One of the major arguments going against open plan workspaces is the amount of noise that people are subjected to when working from there. This doesn’t go to say that cubicles or partitions are any better, as they tend to let noise in quite easily.
A recent white paper by Baker Stuart provided some sound advice as to how workspace operators can potentially reduce the noise levels in their spaces without having to sacrifice much of their openness.
The white paper begins with a statement that we are all too familiar with: workspace noise hampers productivity; but it can also hinder collaboration. “As Gensler, the design firm, concluded from a survey of over 9,000 workers- when open plan sacrifices focus for collaborations, both suffer. When people are constantly distracted from their work, they can become deeply frustrated, making them less likely to collaborate and socialise with their co-workers.”
If this is the case, then modern workspace operators are short from fulfilling their mission to drive collaboration and innovation. So, how can flexible workspace operators enhance their design to reduce noise without compromising their openness?
Baker Stuart proposes the following design solutions:
Informal Meeting Areas
These can be located in various corners around a workspace and they serve as small and casual meeting rooms. It is important for these informal meeting areas to be distanced from workstations and desks in order for them to be effective.
Their purpose is to serve as an alternate in which members can host meetings with clients or alternatively with one another in a way that won’t distract or ‘get in the way of’ other members. If necessary, these areas can also have some privacy by including curtains of movable partitions that allow members to choose between an open informal meeting space or a private one.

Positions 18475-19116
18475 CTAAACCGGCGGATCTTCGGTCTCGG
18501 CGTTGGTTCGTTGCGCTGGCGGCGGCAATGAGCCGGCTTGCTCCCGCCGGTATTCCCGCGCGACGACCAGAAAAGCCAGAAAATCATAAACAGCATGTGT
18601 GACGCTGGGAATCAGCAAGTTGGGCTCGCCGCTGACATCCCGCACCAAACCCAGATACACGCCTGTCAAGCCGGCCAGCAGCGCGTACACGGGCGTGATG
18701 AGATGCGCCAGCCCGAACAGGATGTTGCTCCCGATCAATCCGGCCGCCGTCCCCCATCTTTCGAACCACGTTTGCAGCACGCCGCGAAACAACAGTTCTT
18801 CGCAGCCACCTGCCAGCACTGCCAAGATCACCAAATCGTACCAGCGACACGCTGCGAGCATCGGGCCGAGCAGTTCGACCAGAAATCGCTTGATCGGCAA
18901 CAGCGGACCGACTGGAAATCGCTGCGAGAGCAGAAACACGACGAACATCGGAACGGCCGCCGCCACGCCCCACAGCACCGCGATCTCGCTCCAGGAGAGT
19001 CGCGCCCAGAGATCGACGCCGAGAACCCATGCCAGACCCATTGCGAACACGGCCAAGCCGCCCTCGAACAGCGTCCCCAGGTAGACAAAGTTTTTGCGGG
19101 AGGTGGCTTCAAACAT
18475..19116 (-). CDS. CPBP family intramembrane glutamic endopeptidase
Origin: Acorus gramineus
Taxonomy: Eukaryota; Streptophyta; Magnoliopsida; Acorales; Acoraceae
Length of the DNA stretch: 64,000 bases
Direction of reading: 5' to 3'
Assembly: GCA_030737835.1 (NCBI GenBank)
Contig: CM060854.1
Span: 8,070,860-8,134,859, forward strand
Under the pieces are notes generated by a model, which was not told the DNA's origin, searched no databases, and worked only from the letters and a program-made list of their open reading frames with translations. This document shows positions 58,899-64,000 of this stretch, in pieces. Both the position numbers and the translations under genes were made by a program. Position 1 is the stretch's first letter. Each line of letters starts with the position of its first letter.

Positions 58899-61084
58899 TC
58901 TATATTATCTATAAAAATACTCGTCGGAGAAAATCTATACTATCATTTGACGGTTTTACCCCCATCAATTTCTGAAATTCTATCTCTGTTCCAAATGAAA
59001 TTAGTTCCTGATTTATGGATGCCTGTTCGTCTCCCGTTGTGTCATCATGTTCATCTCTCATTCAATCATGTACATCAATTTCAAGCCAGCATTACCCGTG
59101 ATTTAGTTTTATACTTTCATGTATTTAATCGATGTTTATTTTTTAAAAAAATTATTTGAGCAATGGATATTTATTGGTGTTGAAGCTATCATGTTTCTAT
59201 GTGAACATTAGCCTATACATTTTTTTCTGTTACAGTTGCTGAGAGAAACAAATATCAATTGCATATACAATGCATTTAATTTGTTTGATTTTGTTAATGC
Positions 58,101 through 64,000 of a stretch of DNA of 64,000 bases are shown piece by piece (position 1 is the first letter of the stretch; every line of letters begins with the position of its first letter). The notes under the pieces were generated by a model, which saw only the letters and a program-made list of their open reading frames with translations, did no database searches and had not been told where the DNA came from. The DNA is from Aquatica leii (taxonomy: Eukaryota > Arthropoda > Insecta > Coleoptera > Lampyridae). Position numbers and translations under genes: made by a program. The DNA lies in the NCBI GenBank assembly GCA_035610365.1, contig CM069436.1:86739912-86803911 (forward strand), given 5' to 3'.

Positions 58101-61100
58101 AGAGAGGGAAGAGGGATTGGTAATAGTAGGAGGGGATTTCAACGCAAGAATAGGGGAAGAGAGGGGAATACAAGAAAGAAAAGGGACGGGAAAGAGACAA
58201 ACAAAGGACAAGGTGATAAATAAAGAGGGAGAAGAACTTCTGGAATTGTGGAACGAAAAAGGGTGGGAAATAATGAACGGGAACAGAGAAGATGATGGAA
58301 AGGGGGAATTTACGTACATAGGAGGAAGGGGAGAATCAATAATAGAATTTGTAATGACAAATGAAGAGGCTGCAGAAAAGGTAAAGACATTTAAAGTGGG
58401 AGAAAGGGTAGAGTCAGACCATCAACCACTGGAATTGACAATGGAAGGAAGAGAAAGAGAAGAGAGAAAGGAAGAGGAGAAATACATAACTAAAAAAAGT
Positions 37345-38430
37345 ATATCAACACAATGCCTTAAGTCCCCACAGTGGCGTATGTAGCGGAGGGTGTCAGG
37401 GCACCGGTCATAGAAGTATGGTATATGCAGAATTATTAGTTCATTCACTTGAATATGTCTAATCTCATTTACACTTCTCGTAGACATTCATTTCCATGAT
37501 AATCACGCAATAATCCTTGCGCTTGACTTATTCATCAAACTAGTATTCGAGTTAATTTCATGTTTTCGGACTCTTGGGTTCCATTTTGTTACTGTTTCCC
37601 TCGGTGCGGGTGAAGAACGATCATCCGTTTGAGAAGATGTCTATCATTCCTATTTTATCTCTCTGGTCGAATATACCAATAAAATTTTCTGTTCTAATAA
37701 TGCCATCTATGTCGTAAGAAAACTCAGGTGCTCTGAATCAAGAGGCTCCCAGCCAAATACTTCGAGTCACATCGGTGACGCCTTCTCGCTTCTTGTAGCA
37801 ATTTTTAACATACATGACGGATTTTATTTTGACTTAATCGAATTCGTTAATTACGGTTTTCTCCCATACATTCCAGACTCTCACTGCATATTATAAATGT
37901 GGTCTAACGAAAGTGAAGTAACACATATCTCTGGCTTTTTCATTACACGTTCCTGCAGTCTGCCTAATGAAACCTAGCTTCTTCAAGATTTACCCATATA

Designated space where members and coworkers can ‘blow some off steam’. They’re characterized by having bean bags, comfortable couches, ping-pong tables, and the like. These spaces are where members can bond and forget about work for a little and focus on getting to know one another or give themselves a ‘break’.
Having breakout rooms in your workspace will contribute to less noise by encouraging members to go to these areas when they feel like they need to talk, take a break, or relax for a little. Proving a space like this is one way to make sure that members still collaborate and get to know one another without disrupting other members’ work time.
Think of these as the quiet zones in libraries. Phone and music free areas that will drive concentration and productivity. As in a library, these spaces can also be open planned and with shared desks, as long as your community is respectful of the norms.
Placing ‘no talk’, ‘do not disturb’, and ‘phones not allowed’ signs can potentially help these spaces be more successful in their purpose.
We all need to take a call at some point during the day. Phone booths are a great noise reduction solution for flexible workspaces, particularly open plan ones like coworking. Phone booths provide the privacy and flexibility that members need in order to speak over the phone or have an online meeting.
These are 4 design solutions that Baker Stuart proposes, yet, like they mention in their white paper: “noise should be an ever more considered factor in both office design and office culture.” Keeping noise levels down also means that your members have to collaborate in keeping with the norms and workspace etiquette that your community manager proposes and nurtures.
Image via Kontor